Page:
GREENVILLE, S.C.The Confederate battle flag is a symbol that has spawned vigorous debate, pro and con, about whether it should fly above the South Carolina Capitol grounds, and now Michelin North America Inc. Chairman and President Pete Selleck has stepped into the debate.
In the wake of South Carolina Gov. Nikki Haley's about-face proposal on removing the flag from the grounds and putting it in a museum, Michelin posted a statement on its website from Mr. Selleck saying that the Greenville-based tire maker supports the flag's removal.
We continue to grieve for the families of the victims of the Charleston shootings, for the Emanuel African Methodist Episcopal Church community, for our state and for our nation, Mr. Selleck said. We respect this time of mourning and know that healing will not come easily for those personally affected by this tragedy. Michelin applauds Gov. Haley's call to remove the Confederate flag from the Statehouse grounds and agrees that the flag must be immediately removed.
CBS News reported June 23 that several hundred people gathered to demand the removal of the Confederate battle flag from atop a pole outside South Carolina's Statehouse in Columbia, S.C.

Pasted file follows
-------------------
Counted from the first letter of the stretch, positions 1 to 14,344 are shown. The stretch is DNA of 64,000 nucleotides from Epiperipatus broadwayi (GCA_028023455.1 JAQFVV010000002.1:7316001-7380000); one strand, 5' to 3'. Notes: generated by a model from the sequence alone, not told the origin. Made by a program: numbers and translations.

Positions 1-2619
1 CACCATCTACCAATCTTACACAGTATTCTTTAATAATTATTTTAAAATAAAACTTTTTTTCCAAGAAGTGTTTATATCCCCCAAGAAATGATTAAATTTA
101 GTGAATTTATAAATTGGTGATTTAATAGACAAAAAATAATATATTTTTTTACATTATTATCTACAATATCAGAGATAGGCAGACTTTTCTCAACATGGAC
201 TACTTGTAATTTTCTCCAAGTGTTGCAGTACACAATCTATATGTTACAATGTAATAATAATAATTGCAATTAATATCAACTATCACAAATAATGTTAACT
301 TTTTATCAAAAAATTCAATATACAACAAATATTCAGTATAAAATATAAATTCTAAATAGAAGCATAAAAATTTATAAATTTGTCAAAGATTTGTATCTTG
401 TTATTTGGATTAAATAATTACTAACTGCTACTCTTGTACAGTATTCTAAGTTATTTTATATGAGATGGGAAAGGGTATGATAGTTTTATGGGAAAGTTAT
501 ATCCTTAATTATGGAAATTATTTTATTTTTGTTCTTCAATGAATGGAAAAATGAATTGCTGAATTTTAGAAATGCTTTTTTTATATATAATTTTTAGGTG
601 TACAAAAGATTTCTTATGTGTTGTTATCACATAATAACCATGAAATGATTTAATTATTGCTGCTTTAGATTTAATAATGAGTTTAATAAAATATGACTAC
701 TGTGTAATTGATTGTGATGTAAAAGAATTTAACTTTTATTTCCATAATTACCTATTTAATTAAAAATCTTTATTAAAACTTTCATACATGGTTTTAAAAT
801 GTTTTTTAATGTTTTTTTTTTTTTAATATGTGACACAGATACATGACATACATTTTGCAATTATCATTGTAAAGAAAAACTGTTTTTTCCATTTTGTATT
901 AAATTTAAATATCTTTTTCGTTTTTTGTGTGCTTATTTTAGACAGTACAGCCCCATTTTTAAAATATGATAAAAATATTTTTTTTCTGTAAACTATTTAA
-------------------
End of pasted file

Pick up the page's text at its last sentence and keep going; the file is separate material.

What renewed the debate was the June 17 shooting of nine members of the Emanuel African Methodist Episcopal Churchaffectionately called Mother Emanuelincluding the community's pastor, who were killed during a Bible study allegedly by 21-year-old Dylann Storm Roof. The self-avowed white supremacist had, according to news reports, a Facebook page showing multiple photos of him posing with and displaying Confederate flags and burning or desecrating U.S. flags, along with a racist manifesto that called for a race war.
In the past Gov. Haley had deferred criticism about the Confederate flag, saying that for many in the state it still represented noble traditions of heritage and duty, while acknowledging that for others it remained a deeply offensive symbol of a brutally oppressive past. She is now calling for state legislators to vote to remove the flag and relegate it to a historical place in a museum.
According to CBS, the Confederate battle flag was placed atop the Statehouse dome in the 1960s as an official protest of the civil rights movement.
After mass protests, the network said in a news report, it was moved to a flagpole next to a Confederate monument out front in 2000, as part of a compromise between a group of black lawmakers and the Republicans who have controlled South Carolina since 2001.